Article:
Italian parliament approves a motion to declare 1915 events as ‘genocide’, but Turkey posits the deaths of Armenians in eastern Anatolia as a tragedy for both sides but not genocide.
Turkish presidential communications director on Wednesday slammed the Italian parliament’s move to declare the 1915 events as “genocide”.
“We strongly condemn the Italian parliament’s most recent attempt at distorting and politicising our nation’s history,” Fahrettin Altun said on Twitter.
We strongly condemn the Italian Parliament’s most recent attempt at distorting and politicizing our nation’s history.— Fahrettin Altun (@fahrettinaltun) April 10, 2019
This is unproductive, hostile and deplorable.
Instead of attacking each other’s memories, we must all work together to ensure that truth prevails over fiction.
On Wednesday, Italy's Lower House at the parliament adopted a motion with 382 votes in favour and 43 abstentions to declare the 1915 events as "genocide."
Turkey's position is that the deaths of Armenians in eastern Anatolia in 1915 took place when some sided with invading Russians and revolted against Ottoman forces. A subsequent relocation of Armenians resulted in numerous casualties.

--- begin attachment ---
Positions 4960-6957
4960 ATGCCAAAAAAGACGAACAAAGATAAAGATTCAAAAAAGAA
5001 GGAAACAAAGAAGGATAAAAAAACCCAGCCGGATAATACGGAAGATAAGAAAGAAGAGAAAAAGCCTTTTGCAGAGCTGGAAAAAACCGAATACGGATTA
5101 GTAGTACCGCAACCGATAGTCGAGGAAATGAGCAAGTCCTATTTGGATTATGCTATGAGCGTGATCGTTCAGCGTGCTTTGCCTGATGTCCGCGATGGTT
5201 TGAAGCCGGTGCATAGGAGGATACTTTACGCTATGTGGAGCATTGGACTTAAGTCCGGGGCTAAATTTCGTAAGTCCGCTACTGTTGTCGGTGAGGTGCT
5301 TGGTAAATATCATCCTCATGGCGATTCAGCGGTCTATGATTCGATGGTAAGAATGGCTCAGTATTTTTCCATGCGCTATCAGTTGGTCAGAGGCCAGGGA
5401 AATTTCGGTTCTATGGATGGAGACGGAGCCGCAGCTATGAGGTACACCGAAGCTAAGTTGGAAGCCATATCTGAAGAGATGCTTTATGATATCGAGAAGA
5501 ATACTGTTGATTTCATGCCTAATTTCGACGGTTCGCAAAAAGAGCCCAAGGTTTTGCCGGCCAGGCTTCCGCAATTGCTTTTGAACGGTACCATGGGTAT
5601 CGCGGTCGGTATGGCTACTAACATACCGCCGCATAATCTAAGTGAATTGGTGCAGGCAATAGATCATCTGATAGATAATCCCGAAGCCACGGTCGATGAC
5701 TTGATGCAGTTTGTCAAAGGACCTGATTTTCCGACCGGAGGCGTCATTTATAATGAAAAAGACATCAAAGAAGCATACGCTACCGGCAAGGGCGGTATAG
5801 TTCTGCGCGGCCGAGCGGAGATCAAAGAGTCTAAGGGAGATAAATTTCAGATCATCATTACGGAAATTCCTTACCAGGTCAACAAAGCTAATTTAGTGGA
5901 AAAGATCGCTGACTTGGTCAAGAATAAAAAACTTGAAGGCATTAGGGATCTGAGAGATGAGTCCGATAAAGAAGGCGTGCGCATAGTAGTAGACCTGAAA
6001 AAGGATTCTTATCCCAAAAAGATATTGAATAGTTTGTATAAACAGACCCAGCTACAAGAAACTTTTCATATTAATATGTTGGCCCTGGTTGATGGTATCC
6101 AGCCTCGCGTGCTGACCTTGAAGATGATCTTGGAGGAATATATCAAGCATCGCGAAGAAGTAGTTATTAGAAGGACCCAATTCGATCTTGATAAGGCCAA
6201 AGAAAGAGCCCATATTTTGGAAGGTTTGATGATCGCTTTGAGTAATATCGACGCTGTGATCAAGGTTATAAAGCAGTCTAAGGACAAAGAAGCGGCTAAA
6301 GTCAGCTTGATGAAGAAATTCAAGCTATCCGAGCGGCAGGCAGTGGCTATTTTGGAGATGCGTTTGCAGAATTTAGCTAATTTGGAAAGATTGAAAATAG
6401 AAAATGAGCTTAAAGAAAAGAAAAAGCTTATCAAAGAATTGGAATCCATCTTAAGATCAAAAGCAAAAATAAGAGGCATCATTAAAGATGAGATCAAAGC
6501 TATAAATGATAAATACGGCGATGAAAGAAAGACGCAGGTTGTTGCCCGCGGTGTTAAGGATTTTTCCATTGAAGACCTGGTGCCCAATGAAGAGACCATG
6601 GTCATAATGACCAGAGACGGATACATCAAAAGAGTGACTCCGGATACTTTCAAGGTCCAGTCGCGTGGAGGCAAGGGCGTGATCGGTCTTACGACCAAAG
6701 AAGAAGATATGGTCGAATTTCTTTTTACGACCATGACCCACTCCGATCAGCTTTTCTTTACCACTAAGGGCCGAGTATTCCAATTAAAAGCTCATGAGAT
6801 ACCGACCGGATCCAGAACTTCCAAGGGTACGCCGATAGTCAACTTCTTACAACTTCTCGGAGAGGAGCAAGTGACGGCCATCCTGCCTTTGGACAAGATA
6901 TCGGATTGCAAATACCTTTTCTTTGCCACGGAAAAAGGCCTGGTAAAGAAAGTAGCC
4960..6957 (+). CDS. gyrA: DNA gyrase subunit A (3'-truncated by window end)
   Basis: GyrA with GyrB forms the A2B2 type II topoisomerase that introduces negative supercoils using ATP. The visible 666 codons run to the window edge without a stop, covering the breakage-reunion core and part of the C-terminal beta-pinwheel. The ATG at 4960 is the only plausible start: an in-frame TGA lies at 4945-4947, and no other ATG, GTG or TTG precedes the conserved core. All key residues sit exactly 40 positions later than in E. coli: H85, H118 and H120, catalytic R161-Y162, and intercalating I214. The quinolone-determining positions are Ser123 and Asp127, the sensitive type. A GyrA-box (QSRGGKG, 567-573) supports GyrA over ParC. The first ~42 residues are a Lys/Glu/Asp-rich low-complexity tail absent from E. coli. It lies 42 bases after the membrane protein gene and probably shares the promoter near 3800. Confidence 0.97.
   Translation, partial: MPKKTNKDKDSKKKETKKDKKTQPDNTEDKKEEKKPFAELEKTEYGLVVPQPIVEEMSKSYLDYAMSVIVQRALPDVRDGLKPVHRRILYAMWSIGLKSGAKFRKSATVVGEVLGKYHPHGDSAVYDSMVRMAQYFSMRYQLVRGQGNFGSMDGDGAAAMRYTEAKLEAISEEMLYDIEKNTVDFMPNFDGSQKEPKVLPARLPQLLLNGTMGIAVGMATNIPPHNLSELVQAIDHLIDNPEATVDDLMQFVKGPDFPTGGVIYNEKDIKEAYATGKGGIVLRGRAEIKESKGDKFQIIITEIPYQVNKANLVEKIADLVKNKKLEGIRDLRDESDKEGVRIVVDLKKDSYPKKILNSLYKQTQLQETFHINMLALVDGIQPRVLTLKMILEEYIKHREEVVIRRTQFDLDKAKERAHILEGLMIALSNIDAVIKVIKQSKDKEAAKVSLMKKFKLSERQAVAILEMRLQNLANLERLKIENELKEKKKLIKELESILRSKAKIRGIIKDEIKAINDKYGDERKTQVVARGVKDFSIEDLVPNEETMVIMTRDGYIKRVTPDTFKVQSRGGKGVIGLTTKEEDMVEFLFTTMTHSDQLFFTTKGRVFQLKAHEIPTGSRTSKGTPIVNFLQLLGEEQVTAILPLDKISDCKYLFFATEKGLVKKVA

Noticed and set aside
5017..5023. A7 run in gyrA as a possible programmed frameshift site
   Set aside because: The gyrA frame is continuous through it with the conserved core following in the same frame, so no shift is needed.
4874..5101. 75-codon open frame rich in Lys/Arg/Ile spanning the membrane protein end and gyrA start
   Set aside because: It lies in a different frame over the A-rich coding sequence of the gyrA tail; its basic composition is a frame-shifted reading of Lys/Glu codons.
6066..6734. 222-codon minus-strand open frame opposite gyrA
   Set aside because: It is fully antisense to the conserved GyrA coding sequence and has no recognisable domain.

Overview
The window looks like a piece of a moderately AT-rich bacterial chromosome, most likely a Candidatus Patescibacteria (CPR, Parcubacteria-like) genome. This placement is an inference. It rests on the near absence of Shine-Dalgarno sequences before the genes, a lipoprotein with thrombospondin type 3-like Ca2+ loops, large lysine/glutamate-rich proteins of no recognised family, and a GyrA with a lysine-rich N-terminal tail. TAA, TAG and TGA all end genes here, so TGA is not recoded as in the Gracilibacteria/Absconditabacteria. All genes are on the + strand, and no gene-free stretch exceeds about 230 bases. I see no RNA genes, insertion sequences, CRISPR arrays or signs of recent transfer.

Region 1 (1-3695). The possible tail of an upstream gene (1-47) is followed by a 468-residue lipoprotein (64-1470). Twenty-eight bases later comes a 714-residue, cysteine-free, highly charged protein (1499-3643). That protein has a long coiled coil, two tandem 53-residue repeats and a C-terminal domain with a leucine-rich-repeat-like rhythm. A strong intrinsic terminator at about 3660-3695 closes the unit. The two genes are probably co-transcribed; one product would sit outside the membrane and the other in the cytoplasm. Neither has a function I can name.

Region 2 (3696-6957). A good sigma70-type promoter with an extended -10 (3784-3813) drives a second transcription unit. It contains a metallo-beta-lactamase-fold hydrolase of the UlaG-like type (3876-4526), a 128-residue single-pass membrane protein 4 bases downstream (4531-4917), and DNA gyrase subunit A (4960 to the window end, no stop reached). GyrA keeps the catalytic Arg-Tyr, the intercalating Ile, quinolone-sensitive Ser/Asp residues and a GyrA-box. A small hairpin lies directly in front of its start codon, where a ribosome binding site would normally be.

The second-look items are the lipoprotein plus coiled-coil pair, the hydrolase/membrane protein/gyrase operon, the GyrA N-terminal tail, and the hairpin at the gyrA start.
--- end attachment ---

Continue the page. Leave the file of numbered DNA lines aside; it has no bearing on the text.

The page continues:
Ankara does not accept the alleged genocide but acknowledges that there were casualties on both sides during the events of World War I.
Altun said the Italian parliament's move is “unproductive, hostile and deplorable.”
“Instead of attacking each other’s memories, we must all work together to ensure that truth prevails over fiction,” Altun added.
Turkey objects to the presentation of the 1915 incidents as "genocide" but describes the 1915 events as a tragedy for both sides.
Ankara has repeatedly proposed the creation of a joint commission of historians from Turkey and Armenia plus international experts to tackle the issue.